Hiking Hobbits


What is adventure? According to the Merriam-Webster dictionary, it’s an exciting or remarkable experience. According to Tumblr, it’s taking a road trip or a backpacking trip, either alone or with friends, meet interesting people, see interesting places and eat interesting things to clear your head and heart. According to Bilbo Baggins, it’s stepping out of your hole in the ground to do, see and even say unexpected things alongside thirteen dwarves and one wizard.

My Sunday was a combination of all three definitions. Okay, well, I wasn’t accompanied by thirteen dwarves and a wizard but what I DID have was a little hole in the ground, a few of my best friends, good food, great music, backpacks and dusty roads that combined to create a remarkable experience that I will always carry with me. Yes, I had an adventure.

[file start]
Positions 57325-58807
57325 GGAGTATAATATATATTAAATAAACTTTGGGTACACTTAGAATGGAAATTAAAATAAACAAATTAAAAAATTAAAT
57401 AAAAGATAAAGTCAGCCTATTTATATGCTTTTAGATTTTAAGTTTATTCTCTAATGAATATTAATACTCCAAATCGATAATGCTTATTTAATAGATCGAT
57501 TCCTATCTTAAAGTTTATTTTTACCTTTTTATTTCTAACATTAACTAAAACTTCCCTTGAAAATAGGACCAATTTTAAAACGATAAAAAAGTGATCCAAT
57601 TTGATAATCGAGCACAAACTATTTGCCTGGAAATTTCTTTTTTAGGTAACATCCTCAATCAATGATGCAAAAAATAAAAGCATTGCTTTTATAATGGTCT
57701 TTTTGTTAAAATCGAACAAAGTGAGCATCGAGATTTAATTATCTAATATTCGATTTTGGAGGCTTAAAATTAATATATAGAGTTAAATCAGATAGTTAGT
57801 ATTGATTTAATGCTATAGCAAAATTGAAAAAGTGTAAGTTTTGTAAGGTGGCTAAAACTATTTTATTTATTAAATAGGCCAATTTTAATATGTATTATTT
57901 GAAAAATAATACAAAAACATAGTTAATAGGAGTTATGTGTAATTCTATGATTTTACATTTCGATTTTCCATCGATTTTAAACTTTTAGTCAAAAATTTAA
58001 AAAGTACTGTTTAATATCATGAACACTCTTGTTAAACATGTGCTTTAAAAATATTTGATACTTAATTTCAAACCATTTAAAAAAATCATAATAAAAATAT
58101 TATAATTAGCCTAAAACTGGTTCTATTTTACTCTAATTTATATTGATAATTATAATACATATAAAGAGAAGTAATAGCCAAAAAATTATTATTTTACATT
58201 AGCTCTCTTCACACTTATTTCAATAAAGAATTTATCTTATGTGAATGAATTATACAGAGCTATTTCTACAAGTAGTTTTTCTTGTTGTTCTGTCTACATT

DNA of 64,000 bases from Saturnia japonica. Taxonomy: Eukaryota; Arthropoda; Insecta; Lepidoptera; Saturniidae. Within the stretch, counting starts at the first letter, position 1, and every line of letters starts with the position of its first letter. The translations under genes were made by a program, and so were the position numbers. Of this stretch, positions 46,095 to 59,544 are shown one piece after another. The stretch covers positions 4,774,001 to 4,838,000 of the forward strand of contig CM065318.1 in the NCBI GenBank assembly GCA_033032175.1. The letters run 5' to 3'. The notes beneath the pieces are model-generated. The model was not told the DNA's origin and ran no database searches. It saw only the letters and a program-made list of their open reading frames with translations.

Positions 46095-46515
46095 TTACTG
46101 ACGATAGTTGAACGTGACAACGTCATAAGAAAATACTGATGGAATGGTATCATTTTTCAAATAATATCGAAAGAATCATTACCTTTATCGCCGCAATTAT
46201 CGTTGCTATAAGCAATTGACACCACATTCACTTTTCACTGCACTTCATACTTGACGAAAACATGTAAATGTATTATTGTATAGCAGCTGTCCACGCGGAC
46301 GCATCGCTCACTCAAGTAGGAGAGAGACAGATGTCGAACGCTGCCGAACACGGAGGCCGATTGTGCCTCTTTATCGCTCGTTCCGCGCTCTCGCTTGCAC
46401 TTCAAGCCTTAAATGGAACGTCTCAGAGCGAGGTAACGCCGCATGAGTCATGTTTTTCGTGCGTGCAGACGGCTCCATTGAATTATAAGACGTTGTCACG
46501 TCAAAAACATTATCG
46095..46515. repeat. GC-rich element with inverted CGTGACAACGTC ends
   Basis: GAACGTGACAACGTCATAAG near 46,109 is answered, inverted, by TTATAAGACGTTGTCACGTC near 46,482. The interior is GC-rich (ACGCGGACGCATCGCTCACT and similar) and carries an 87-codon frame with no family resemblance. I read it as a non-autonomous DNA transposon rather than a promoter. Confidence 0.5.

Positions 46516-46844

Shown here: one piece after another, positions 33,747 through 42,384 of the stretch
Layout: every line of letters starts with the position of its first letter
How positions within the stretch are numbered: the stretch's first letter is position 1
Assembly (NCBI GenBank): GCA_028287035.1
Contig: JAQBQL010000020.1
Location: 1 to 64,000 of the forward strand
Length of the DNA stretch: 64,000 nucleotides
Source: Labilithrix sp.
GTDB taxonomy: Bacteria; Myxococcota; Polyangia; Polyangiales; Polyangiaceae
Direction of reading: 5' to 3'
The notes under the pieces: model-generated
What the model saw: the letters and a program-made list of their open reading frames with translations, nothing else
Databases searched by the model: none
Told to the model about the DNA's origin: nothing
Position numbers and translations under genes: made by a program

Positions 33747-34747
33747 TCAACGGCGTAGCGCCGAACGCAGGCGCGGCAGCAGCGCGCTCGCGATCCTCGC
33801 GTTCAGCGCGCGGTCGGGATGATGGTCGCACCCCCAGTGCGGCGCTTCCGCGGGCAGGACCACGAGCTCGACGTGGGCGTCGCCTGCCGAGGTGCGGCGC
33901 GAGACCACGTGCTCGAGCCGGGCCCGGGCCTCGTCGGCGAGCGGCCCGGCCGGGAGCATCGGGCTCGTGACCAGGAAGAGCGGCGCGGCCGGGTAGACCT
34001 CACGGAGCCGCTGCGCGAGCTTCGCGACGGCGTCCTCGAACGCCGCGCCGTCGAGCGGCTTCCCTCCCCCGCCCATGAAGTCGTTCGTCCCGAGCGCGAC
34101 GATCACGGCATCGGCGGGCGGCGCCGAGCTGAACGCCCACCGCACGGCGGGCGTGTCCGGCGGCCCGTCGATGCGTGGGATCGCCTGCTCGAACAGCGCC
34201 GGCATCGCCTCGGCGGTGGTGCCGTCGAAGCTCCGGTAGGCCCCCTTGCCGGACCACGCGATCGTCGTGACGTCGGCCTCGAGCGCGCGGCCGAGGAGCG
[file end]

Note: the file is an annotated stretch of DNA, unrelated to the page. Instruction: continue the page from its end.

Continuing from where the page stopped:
I am currently living in Guatemala. Whatever your perception of this Central American country is, there are many truths and realities that surround it. What I experienced this weekend, however, was it’s mountaintop pleasures; It’s views, green pastures and the way the blazing sun combines with biting cold winds to affirm the motto that the country has become known for, “El País de la Eterna Primavera” (The Country of Eternal Spring).

We went to what is described as the remote “dream village” of Hobbitenango. What is it? It’s a retreat located in the mountains of Guatemala’s Sacatepéquez region. Due to the lush mountains and even the view of a looming volcano not far off, the creators of this sanctuary were reminded of the Tolkien world of The Hobbit and decided to mold their idea into a place reminiscent of the magical story.

If you know anything about Guatemala, you’re probably a little familiar with Antigua, which is actually a UNESCO World Heritage Site. Hobbitenango sits a little outside this main city. It’s close enough that in 15 minutes you could be sitting outside a small, rustic café, sipping a cappuccino, but far enough that within five minutes of being there you forget all about the bustling and noisy civilisation.